I am teaching a seminar today to colleagues in our Bar Association on “How To Represent Sellers In A Buyers’ Market”.
The seminar flier mailed to all members solicited questions from those planning to attend, and I want to share some of the questions and my short answers in this forum as well as with my peers.
Don’t You Think Most Sellers Today Are Unreasonable?
No, I don’t. Every homeowner has a different reason for selling, and many reasons don’t mesh with market conditions or prices. It is up to us to know what is keeping our clients from lowering their price or changing their closing date or fixing the problems, and maybe suggest alternatives, or most deals will fall apart.
I Am Attending But Don’t Understand What Is Different About This Market
Good for you! Many local real estate practitioners are finding their business is way down, not surprising when you look as the major drop in the amount of homes sold in our area since 2005. On Long Island, there are over 9% more homes listed for sale as of January 2007 than were listed at that same time one year ago. Stats say 59.5% of New Yorkers buy a one-way ticket out of the state, relocating elsewhere, which means the likelihood increases that sellers won’t be using our services as attorneys to help them buy again.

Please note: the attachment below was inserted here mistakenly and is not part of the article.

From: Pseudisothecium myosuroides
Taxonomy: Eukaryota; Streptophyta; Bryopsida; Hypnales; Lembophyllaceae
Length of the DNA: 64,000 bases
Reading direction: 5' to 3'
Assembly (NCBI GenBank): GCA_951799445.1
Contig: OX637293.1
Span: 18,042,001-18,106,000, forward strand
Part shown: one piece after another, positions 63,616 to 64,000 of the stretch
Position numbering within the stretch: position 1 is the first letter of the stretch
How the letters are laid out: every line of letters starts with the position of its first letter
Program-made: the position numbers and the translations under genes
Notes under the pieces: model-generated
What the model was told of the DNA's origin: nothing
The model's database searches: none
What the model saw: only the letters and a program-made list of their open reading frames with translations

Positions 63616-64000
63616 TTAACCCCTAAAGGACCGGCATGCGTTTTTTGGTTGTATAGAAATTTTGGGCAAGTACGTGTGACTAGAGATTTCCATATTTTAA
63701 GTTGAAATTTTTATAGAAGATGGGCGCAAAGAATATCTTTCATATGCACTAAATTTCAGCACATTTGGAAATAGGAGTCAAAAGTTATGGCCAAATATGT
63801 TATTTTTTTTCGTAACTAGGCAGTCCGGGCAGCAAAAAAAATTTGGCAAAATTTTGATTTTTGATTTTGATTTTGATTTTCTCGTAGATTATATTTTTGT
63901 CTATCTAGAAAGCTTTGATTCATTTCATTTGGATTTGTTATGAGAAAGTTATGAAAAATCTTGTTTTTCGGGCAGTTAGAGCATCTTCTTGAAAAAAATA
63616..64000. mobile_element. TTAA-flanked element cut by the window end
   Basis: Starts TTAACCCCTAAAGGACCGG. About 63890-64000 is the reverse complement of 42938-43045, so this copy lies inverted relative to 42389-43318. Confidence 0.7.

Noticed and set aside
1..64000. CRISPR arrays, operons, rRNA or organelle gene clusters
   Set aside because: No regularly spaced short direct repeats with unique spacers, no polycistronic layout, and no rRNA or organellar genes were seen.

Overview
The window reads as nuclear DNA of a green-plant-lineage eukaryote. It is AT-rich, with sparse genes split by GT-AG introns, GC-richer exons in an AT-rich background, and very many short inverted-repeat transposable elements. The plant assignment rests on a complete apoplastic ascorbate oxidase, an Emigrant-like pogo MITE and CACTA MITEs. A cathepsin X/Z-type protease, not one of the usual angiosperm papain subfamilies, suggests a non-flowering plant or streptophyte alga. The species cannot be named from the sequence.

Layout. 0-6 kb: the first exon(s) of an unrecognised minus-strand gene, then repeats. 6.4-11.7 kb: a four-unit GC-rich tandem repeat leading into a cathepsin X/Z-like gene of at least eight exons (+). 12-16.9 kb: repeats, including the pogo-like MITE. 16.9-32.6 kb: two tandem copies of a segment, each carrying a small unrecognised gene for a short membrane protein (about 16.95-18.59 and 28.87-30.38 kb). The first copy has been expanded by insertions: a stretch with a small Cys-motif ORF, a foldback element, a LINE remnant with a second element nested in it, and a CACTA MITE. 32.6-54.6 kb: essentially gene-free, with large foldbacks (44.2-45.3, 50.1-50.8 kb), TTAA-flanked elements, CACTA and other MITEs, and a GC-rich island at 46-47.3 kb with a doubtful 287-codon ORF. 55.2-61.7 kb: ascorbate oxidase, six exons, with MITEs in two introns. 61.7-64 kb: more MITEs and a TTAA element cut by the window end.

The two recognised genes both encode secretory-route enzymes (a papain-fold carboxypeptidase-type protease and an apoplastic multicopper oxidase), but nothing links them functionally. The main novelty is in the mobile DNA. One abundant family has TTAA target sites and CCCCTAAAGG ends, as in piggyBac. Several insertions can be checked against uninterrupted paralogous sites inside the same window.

In most of my years of practice, I was “just” an attorney and counselor-at-law. Nowadays, to earn a living, I have become a financial therapist, marketing adviser, price psychologist, and outside the box (contract) innovator, all for the same fee!
Why Do You Think Buyers Are Staying Away?
I have a few theories, all based on actual conversations and observations. Some Buyers are just waiting to find bargains and are sure the market will drop further. Some Buyers are really concerned that any price they pay now will be undercut by other Sellers in the area who get more desperate in the Spring. And a lot of Buyers really don’t have the cash to buy, and have heard too many horror stories about people getting burnt by little money down and/or adjustable rate mortgages.
I still have many clients who want to buy, but a lot of them are approaching transactions in this current climate as investments, rather than as emotional expenditures.
Plus Buyers are looking harder and longer than in the past:
Have You Found The Peconic Tax To Be A Problem?
Oh, yes! If you’re a reader to this blog but don’t know about the Peconic Tax, write to me in the comment section or e-mail me privately and I’ll explain how this tax meant to preserve open spaces, passed by residents who voted to impose the extra charge only on future home buyers, is impeding many home sales.